Chapter 9: Conclusion and the future of corporate social responsibility in China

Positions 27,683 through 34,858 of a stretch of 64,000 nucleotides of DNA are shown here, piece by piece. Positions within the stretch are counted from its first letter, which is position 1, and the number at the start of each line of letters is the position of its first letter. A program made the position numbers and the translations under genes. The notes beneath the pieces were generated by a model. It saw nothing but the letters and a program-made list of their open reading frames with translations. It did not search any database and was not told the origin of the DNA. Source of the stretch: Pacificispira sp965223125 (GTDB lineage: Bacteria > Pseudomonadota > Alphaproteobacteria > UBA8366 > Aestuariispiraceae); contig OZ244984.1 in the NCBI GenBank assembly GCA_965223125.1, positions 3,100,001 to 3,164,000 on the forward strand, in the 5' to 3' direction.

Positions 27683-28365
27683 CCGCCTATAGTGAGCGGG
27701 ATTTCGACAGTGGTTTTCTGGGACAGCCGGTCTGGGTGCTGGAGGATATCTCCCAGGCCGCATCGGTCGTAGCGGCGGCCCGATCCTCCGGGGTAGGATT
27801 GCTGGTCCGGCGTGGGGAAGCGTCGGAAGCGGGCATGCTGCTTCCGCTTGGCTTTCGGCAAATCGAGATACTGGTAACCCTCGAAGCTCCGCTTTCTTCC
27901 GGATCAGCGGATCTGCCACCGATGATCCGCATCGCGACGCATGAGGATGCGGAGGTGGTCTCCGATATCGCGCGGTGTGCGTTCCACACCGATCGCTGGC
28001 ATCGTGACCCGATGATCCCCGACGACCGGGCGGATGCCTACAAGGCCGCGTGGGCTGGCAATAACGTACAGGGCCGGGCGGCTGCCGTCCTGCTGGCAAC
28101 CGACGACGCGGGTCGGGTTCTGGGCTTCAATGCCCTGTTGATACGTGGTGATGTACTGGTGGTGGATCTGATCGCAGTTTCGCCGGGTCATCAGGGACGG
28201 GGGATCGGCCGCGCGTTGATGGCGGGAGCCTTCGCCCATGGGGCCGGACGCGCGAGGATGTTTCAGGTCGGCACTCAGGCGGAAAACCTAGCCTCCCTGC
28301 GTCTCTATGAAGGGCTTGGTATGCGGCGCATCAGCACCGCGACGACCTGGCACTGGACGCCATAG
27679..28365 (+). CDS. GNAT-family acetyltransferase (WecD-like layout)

This chapter provides some concluding remarks, and aims to bring together all the issues examined in the previous chapters of the book. Just as regards the debate surrounding corporate social responsibility (CSR) in general, the issue of CSR in China has gained significant recognition in the last two decades. While the damage caused by scandals such as Enron and WorldCom West-Watergate in the United States, and Rupert Murdoch and News International in the United Kingdom, have been well publicized, with a great deal of negative discussion and criticism and in some cases the introduction of corresponding legislation, codes of conduct and reports, it is likely that CSR abuses in China may be more widespread and tolerated to a greater degree, being less obvious and more part of the ënormalí business scene. Public companies and multinational companies in China will face increasing challenges with regard to their CSR performance, and will be expected to demonstrate their competitiveness to address national priorities in China, including green development, livelihood improvement, outward development into the West and the integration of Chinese companies into the global market. It has been argued in the book, mainly in Chapter 2, that CSR in contemporary China has its historical and cultural roots in a country that has been profoundly influenced by Confucian philosophy. There is evidence of CSR practice and CSR-related legislation dating back to the Qing dynasty. Since that time, CSR has been adopted using different approaches at different historical periods in China.
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